TIR’s pillars 1/5: Shifting from oil to renewable energies

The first of the five interdependent pillars supporting an upcoming third industrial revolution is probably the most obvious one. Remember Jeremy Rifkin’s idea is that the convergence of being now able to use renewable sources of energy and the internet would launch the TIR? Obviously, this means shifting from fossil fuels (coal, oil and gas) and nuclear energy to renewables. Solar, wind, hydro, geothermal, ocean waves, and biomass energies still account for only a small amount of the global energy mix. Why is it so?

First, the technologies targeting them are new while those leveraging fossil fuels have been studied and continuously improved for decades, so that their cost-effectiveness isn’t yet really competitive. Plus, as by nature, renewable sources of energy tend to be distributed, there are fewer opportunities to mass-produce green energy and cut costs by scaling up, which would be helpful in the beginning phase and is closer in terms of operating mode to how energy is produced today: centralized power plants distributing energy to all consumers.

However, renewables are on the one hand supported by governments. In Europe, one of the five targets of the ten-year growth strategy “Europe 2020” is known as “20-20-20” and is annoncing the following objectives for 2020:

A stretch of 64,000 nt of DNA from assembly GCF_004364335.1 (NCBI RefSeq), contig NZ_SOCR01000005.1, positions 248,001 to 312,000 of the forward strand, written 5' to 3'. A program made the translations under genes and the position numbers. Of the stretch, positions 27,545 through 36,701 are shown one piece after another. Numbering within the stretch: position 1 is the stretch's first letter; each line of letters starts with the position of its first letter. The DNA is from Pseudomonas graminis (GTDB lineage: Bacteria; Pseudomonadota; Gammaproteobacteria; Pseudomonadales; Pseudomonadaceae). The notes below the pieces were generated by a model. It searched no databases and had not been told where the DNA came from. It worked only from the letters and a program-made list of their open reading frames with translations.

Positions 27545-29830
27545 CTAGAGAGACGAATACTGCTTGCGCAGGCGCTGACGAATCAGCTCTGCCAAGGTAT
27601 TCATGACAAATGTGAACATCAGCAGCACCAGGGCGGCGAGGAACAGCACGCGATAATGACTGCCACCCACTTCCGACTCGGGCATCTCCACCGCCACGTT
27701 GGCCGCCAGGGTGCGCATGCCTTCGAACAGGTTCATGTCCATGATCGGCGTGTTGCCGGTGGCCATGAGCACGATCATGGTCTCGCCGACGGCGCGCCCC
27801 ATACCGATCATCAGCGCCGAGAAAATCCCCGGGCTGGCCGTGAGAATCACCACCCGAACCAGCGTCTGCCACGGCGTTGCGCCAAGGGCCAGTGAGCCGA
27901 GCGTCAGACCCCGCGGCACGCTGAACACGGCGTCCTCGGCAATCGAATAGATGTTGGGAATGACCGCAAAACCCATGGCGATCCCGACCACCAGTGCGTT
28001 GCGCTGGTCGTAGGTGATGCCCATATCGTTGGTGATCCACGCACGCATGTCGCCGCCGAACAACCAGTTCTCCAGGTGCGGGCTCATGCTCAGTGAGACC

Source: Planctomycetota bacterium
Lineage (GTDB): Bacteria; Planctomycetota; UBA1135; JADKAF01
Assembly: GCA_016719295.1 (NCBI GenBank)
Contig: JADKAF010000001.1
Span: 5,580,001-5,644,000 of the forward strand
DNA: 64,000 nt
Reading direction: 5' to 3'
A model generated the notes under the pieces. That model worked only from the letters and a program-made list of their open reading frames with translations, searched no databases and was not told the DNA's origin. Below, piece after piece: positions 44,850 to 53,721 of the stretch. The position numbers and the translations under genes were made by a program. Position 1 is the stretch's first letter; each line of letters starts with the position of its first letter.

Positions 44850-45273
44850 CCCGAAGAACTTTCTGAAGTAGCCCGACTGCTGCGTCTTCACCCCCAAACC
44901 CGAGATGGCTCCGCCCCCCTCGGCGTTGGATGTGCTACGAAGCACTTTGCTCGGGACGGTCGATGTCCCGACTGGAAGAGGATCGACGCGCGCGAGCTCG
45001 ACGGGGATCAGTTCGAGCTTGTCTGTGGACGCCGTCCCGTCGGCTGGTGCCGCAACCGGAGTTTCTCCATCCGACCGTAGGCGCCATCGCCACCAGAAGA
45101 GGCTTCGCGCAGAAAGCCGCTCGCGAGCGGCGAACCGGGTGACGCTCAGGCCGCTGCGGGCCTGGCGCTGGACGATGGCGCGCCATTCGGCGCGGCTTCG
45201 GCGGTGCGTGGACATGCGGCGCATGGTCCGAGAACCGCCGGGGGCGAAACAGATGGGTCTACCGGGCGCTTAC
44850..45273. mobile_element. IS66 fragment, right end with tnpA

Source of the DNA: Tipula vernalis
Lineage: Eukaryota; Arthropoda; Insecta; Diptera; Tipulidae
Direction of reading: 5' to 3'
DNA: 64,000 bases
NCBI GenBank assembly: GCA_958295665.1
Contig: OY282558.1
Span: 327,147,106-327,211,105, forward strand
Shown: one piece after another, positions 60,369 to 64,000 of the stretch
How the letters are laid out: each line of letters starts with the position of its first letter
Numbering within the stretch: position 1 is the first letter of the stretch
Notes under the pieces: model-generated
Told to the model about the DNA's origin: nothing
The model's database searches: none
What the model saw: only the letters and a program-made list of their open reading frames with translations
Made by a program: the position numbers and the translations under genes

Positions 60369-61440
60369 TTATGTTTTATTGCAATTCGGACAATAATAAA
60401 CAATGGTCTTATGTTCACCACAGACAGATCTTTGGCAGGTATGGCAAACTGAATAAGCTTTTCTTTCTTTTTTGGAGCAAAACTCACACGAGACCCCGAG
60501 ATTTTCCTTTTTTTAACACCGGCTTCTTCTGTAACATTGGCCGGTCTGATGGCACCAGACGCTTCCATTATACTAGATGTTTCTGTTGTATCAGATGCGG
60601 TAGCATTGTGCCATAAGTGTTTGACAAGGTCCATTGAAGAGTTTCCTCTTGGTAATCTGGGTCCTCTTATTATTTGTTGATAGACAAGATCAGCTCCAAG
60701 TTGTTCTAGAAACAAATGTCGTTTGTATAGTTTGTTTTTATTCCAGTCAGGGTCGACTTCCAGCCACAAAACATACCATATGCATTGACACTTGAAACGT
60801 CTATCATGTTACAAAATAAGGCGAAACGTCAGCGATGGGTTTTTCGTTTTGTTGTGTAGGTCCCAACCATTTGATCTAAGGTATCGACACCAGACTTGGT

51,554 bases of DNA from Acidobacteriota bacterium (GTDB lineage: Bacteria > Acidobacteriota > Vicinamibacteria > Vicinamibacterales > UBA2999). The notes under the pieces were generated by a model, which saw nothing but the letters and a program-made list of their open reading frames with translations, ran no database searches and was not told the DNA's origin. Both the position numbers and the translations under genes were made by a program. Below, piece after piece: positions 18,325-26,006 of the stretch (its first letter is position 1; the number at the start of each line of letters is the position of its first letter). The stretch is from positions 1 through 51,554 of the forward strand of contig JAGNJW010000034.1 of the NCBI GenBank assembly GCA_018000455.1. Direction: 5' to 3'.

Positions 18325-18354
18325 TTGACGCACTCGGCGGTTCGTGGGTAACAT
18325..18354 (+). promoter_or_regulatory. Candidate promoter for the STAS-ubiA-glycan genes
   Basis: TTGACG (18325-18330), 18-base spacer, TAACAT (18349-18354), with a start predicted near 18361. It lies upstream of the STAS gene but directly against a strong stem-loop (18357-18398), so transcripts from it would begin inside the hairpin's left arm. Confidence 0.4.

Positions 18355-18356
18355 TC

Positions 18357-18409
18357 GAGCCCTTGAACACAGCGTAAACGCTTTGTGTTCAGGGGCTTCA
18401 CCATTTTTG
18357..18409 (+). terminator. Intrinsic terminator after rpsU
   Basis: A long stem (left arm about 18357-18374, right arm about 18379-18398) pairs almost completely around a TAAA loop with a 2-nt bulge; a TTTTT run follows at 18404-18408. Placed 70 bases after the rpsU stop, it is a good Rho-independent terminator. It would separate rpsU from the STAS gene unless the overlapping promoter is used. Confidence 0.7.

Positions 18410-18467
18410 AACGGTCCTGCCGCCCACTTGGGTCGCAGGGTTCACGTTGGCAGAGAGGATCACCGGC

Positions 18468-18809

• greenhouse gas emissions 20% lower than 1990
  • 20% of energy from renewables
  • 20% increase in energy efficiency

On the other hand, renewables are unconcerned by environmental costs with which you have to deal when you’re speaking about fossil fuels, so that they have a great chance to overcome the profitability question and thrive in the coming years.

Finally, as green energies generally are distributed, the technologies associated with them necessarily involve lower initial investment costs (in absolute terms). And as those initial investments locate on a smaller scale, individuals and (even small) businesses could take over the unavoidable “pilot phase” of these technologies’ development.

All in all, it seems renewable energies are simply at the start of their development and suffer what all technologies suffer at the beginning: improvable techniques and awareness, still structuring offer and financing options, etc.

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